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Meet Kimmy McAtee Bell of Creative Drinking Agency in Arts District

Today we’d like to introduce you to Kimmy McAtee Bell.

So, before we jump into specific questions about the business, why don’t you give us some details about you and your story.
Before starting Creative Drinking Agency with my husband, I worked as the Marketing Director for a design agency and prior to that, the VP of Partnerships / Marketing for a global non-profit. My husband, Nathan Bell, is an artist and creative director – we met 15 years ago through the skateboard industry, and together we had a ton of friends that were freelance creatives or worked at brands. We decided to have these fun nights, where we, along with a few friends, brought people together and introduced them. “Oh, you always need a photographer / you are a photographer.” We called it “Creative Drinking – where creative people drink.” word started spreading that we were good at finding the right person for the job, or to be the storytellers ourselves and the agency sprung from that. Now we are a full-service boutique agency and creative consultancy with capabilities across branding, strategy, creative and production – we also like to think we are still a place where creative people like to drink.

Great, so let’s dig a little deeper into the story – has it been an easy path overall and if not, what were the challenges you’ve had to overcome?
As a business owner, I think imposter syndrome has been my biggest struggle. That question of “are you worth it” seems to creep up at the worst moments. I am always comparing myself to other agencies, other creative producers or entrepreneurs – most always a male. I’ve always loved standing up in front of the room and pitching a project or talking about my team – but learning to talk about myself with the same confidence has been my Achilles heel. Believing in myself has been the single hardest part of this road – and also the most important.

Creative Drinking Agency – what should we know? What do you do best? What sets you apart from the competition?
I was recently on a zoom call with my family, and my brother said, “Kimmy, can you tell everyone what you do for a living… I mean, I know… but I would like you to explain.” and I laughed, but then it kinda hit me that the term creative agency is so broad and not easily understood. It’s easy to speak in your own language about multi-platform campaigns or experiential and digital experiences and not realize that people may not know what a creative agency does beyond what they have seen on Mad Men or Black-ish.

These days brands are not only launching a campaign for traditional media like print or TV; they are rolling that campaign into social, adding in experiential in-person events, building microsites, and bringing in cultural partners. Full-service agencies like ours are the ones that can create the work that goes behind any of these directions, so a one-stop shop for art direction, strategy, creative production, art buying, environmental design, set design and styling, content creation, photography, brand identity, and visual language – the list goes on.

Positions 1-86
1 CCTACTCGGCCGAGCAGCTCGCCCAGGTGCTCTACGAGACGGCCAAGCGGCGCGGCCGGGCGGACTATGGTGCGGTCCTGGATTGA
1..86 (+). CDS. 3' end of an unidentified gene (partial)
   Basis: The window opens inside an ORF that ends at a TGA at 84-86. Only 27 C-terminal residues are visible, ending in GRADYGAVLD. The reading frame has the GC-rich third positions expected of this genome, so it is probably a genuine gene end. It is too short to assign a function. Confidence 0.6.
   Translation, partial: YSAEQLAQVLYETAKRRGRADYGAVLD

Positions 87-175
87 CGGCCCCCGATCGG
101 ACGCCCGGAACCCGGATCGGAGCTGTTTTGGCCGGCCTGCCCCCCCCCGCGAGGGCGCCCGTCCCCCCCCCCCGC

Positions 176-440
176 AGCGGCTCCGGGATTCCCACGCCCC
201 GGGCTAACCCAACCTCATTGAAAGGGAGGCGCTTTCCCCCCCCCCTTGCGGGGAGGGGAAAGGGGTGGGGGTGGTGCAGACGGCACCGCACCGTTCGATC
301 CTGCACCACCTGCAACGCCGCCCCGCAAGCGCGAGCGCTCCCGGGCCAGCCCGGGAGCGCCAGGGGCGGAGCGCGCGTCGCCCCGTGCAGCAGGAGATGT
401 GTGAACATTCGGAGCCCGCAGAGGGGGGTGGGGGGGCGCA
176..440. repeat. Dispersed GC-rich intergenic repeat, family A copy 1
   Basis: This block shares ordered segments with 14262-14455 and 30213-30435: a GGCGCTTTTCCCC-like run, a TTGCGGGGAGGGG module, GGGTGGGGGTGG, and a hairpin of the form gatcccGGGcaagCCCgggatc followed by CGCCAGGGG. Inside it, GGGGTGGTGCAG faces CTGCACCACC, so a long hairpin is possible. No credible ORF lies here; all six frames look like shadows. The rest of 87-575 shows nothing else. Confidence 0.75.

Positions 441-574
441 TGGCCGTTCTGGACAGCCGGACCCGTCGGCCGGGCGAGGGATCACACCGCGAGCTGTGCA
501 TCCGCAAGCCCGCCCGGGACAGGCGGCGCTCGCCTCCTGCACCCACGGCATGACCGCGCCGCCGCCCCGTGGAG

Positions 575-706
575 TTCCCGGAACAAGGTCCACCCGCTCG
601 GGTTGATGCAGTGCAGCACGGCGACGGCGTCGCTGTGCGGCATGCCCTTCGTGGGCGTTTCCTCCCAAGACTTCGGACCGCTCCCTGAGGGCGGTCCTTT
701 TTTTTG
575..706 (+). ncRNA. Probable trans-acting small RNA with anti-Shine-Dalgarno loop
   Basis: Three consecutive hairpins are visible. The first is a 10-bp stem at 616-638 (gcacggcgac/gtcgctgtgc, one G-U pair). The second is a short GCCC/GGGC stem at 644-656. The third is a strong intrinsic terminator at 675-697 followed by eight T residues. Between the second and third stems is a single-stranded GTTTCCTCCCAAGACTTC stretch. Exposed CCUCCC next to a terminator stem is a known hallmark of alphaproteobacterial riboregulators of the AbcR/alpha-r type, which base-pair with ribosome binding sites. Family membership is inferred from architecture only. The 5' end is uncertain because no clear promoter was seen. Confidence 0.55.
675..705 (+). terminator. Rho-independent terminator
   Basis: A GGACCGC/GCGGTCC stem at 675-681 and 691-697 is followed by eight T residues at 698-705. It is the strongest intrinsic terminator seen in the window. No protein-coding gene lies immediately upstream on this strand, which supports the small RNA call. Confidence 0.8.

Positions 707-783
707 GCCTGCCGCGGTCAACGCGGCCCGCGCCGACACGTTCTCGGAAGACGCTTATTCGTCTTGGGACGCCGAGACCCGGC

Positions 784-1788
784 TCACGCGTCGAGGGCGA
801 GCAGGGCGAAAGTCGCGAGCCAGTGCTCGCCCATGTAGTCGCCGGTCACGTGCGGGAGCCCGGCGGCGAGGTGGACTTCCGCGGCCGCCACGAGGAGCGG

What I am most proud of as an agency is our ability to see the project from all angles and ideate how something will work both granularly and in the big picture and filling in those articulated needs that a client didn’t even know they were missing. We understand what it’s like to be the artist you asked to design a campaign, the person who walks in the door of an experiential pop-up, the person flipping through the catalog, and what needs to be done to make them all come to life.

What moment in your career do you look back most fondly on?
I don’t know if I can pinpoint the “proudest moment” of my career… there have been moments where you work on something for six months, it releases into the world and it is completely overwhelming, usually the feeling of exhaustion mixed with joy. I think the biggest things I am proud of are the small things. Learning my value, co-owning a business with my husband, and honestly saying that I couldn’t imagine doing it with anyone else, or just when a client recommends you to another company – the true mark of success.

So, what’s next? Any big plans?
I think I can talk for all business owners when I say we have no idea what the future is going to hold and just learning to adapt and navigate this new normal. What’s been great about this period is being able to pivot and show off different skill sets in a more digital landscape and taking a step back and thinking about where we want to move the agency in the future.

I think the biggest thing I am looking forward to is having my team all in the same place together again. Either on a set or in the office – we feed off each other’s energy, and I am definitely missing that – until then a lot of virtual brainstorming and happy hours.

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